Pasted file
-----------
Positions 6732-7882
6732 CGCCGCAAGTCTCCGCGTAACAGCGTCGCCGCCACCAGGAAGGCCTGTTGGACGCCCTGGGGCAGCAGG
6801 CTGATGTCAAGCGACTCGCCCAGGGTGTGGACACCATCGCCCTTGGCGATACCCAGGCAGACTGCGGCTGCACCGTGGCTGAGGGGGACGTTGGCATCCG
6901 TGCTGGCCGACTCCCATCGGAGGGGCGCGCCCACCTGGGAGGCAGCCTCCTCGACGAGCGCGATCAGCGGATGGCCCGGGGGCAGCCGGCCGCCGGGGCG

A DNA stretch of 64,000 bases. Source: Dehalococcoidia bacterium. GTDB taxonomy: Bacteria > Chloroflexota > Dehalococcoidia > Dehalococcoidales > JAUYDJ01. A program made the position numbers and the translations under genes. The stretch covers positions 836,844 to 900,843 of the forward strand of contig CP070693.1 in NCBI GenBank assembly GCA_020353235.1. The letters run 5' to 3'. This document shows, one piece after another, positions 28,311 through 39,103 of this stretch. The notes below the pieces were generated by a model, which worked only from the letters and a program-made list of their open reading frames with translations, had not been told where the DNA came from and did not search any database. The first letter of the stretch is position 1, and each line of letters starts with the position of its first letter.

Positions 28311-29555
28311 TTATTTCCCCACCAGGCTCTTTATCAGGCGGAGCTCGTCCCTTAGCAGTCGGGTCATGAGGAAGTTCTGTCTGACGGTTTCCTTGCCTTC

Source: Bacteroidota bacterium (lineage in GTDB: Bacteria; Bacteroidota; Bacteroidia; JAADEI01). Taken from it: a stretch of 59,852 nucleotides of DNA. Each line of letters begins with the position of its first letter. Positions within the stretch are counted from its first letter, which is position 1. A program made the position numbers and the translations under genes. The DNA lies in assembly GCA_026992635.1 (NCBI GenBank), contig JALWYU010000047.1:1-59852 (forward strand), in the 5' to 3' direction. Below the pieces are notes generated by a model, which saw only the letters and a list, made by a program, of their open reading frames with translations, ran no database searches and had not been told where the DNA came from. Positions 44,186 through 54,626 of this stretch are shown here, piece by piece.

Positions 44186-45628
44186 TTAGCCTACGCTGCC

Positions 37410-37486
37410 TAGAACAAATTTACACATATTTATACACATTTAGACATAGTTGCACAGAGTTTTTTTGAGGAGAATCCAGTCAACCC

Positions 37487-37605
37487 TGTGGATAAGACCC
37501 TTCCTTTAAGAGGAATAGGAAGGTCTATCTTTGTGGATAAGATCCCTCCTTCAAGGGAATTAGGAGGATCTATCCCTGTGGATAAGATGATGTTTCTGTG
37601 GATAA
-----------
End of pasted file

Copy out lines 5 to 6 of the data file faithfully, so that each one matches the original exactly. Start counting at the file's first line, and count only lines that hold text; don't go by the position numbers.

A DNA stretch of 64,000 bases. Source: Dehalococcoidia bacterium. GTDB taxonomy: Bacteria > Chloroflexota > Dehalococcoidia > Dehalococcoidales > JAUYDJ01. A program made the position numbers and the translations under genes. The stretch covers positions 836,844 to 900,843 of the forward strand of contig CP070693.1 in NCBI GenBank assembly GCA_020353235.1. The letters run 5' to 3'. This document shows, one piece after another, positions 28,311 through 39,103 of this stretch. The notes below the pieces were generated by a model, which worked only from the letters and a program-made list of their open reading frames with translations, had not been told where the DNA came from and did not search any database. The first letter of the stretch is position 1, and each line of letters starts with the position of its first letter.

Positions 28311-29555